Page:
New wireless sensors monitor sick, premature babies without disrupting imaging exams

Researchers from Northwestern University in Evanston, Illinois have developed a new way to monitor sick and premature newborns in hospitals’ neonatal intensive care units (NICU) using skin-like, battery free, wireless sensors that are completely compatible with medical imaging technology.

The sensors, detailed in a study published online March 1 in Science, provide data as accurate as that from traditional, and often wire-heavy monitoring systems. They also have adhesives that are gentler on a newborn’s skin and allow for more physical bonding between the baby and parent.   

"We wanted to eliminate the rat's nest of wires and aggressive adhesives associated with existing hardware systems and replace them with something safer, more patient-centric and more compatible with parent-child interaction," lead author John A. Rogers, PhD, a professor of biomedical engineering and neurological surgery at Northwestern, said in a prepared statement from the university.  “Our wireless, battery-free, skin-like devices give up nothing in terms of range of measurement, accuracy and precision—and they even provide advanced measurements that are clinically important but not commonly collected." 

For their study, Rogers and colleagues put the sensors on roughly 70 premature babies at Northwestern-affiliated NICUs.

Current technology uses electrodes with strong adhesives on the baby that are connected to large computing systems and surround the baby’s incubator. The adhesives can also damage and potentially scar the developing skin of the babies.  

In contrast, the dual wireless sensors involve one sensor that sticks to the baby’s chest or back while the other wraps around the foot. This allow physicians to determine an infant’s core temperature and body temperature from a peripheral region and further determine blood flow, blood pressure, respiratory rate and cardiac function, according to the researchers. The devices are cheap enough to be discarded after 24 hours and replaced with new ones to reduce risk of infection.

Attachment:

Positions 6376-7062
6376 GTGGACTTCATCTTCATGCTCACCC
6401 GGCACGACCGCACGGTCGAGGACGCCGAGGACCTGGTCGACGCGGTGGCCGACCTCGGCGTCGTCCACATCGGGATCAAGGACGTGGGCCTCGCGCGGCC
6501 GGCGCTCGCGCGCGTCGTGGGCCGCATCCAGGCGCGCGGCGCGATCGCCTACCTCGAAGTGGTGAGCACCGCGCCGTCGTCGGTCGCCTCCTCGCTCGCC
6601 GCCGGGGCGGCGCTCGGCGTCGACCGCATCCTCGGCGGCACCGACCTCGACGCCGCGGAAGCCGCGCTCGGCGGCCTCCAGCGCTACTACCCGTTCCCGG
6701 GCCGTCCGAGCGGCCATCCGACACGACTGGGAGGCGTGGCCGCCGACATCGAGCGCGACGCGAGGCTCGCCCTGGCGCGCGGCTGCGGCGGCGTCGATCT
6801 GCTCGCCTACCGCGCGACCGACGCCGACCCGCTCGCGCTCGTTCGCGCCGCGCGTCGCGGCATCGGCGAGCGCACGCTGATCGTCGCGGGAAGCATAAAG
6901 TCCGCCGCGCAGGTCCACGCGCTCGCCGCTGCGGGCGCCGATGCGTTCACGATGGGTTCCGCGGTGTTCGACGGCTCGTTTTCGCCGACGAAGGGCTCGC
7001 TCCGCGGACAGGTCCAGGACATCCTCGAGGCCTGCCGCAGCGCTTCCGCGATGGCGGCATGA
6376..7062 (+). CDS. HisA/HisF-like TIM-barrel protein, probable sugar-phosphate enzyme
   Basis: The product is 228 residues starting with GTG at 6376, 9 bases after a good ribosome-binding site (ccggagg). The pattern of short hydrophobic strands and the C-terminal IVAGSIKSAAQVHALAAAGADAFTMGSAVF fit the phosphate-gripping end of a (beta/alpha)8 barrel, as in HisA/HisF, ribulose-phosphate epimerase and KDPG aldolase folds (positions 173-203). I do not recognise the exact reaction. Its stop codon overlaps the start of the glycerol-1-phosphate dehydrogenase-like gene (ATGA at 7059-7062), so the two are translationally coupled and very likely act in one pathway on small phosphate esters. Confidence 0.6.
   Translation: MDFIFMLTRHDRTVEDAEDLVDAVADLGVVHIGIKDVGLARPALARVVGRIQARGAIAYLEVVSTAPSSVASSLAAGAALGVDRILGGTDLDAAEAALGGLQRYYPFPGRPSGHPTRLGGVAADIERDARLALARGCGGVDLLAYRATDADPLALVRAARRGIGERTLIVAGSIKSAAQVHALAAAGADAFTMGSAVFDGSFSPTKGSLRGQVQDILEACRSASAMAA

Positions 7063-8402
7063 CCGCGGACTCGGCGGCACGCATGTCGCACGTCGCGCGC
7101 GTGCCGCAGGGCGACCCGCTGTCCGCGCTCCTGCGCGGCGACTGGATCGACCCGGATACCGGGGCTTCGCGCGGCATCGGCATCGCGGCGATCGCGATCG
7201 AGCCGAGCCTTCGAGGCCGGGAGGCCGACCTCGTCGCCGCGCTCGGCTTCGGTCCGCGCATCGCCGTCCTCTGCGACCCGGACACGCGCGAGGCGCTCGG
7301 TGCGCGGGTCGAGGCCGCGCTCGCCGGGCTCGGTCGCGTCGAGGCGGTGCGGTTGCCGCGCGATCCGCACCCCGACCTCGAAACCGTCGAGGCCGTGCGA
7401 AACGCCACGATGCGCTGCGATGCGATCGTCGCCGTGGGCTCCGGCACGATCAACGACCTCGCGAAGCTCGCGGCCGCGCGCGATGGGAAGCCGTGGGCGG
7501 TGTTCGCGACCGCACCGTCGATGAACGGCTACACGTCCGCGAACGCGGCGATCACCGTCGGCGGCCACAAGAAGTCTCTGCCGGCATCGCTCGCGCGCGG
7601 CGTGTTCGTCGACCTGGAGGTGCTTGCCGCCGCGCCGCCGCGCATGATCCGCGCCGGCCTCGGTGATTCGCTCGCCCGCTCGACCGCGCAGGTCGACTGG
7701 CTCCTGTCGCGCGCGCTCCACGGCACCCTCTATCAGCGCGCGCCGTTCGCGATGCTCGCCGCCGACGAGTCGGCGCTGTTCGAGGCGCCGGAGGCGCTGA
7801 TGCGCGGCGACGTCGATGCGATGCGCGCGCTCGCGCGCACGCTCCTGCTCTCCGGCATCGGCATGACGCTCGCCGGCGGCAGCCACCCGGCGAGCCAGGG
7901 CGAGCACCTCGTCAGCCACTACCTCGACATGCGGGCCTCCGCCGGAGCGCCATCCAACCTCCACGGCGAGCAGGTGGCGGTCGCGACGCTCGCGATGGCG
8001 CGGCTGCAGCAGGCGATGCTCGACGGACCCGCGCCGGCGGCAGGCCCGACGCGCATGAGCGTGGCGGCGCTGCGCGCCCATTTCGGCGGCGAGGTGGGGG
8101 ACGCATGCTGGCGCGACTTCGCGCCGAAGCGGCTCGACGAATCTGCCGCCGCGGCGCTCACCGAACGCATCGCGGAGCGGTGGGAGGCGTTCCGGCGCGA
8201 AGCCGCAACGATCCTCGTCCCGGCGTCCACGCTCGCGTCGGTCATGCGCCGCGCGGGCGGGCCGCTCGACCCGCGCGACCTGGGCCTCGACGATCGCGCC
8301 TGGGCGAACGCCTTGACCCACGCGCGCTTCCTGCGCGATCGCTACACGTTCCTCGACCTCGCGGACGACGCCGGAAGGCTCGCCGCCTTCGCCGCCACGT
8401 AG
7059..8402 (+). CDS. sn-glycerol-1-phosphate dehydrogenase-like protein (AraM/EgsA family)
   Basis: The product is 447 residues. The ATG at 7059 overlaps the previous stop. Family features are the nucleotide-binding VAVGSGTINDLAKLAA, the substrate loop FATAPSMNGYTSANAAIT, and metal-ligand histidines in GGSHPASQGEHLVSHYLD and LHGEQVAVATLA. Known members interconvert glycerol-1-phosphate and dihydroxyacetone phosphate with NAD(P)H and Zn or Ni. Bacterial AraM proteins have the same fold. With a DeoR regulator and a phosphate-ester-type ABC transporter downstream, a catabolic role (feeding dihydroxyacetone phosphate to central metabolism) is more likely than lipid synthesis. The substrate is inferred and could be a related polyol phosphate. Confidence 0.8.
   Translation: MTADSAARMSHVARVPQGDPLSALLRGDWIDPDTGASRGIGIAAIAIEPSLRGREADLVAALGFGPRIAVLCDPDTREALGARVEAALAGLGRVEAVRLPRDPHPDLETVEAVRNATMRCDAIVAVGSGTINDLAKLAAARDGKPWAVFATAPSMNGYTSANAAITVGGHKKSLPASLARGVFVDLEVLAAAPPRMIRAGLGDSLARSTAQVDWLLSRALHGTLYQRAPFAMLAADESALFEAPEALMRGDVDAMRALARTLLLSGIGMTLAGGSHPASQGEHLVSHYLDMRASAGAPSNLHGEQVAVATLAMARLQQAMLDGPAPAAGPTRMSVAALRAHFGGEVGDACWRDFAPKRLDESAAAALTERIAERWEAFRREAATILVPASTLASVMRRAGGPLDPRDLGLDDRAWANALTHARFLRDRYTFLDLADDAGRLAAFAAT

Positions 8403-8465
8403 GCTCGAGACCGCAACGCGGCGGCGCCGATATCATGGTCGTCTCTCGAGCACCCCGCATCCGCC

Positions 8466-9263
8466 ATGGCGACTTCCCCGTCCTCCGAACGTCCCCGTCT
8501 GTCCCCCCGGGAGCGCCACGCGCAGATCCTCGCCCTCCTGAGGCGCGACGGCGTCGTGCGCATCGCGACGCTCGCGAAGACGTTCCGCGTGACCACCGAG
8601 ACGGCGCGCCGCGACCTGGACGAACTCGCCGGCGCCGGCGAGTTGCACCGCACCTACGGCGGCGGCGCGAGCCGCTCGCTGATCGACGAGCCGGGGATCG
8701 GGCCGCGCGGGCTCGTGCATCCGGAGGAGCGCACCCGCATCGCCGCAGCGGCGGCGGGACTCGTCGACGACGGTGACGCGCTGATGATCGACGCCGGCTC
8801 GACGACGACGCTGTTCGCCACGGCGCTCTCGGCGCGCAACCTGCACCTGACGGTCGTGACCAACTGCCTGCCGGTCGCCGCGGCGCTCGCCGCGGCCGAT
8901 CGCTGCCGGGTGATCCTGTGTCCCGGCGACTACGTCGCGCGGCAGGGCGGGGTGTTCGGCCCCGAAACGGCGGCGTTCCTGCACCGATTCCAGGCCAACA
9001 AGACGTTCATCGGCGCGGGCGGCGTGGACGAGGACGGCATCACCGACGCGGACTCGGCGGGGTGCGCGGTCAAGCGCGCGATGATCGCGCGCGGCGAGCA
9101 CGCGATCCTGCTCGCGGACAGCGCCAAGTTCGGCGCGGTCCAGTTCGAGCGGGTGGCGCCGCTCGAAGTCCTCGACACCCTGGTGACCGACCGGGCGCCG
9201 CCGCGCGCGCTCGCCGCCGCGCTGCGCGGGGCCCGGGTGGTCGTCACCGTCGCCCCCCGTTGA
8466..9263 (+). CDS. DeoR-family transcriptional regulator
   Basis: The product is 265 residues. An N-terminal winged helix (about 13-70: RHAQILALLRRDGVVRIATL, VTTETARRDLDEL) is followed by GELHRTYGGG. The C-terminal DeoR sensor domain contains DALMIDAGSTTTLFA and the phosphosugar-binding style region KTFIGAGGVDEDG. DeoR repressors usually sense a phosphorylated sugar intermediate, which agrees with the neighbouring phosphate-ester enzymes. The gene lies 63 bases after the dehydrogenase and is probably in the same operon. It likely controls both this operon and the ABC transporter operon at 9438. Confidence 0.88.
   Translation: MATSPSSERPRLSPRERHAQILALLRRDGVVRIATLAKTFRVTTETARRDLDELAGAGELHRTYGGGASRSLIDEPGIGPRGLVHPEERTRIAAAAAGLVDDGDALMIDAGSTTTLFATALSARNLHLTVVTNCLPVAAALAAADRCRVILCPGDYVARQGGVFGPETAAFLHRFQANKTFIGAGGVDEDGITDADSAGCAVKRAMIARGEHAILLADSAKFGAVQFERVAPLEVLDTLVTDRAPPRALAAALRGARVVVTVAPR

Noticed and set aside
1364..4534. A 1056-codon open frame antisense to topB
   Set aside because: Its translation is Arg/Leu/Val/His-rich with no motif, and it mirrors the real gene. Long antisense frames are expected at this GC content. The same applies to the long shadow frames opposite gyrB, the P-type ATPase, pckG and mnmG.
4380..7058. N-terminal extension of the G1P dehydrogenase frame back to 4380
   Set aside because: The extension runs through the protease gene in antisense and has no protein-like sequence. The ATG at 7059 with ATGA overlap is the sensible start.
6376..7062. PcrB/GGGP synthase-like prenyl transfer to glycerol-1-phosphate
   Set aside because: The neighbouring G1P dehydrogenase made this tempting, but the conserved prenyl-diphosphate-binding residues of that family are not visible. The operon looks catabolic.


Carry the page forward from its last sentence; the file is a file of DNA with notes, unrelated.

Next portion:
The sensors, powered by radiofrequency energy, collect vital signs data and use Bluetooth technology to transmit the data to mobile devices acquired by nurses and staff.  

The devices are also largely radiolucent and can be worn during x-rays, MRIs and CT scans so imaging can be conducted while monitoring of the baby continues. 

“MRI and x-ray imaging are possible without removing the devices and they are also optically transparent, to a large extent,” Rogers told Health Imaging. “The conventional hardwired sensors are not optically transparent, and they are also not radiolucent—they must be removed for x-ray or MRI.”  

The device could also help physicians measure the infants’ vital signs while being held by their parents without the obstruction of wires, which may give more insight into the baby’s health.  

Rogers predicts his team's sensors will appear in U.S. hospitals in two to three years. The researchers also hope to receive FDA approval in the next five years, according to an article by Axios, and expect to send sensors to developing countries over the next year.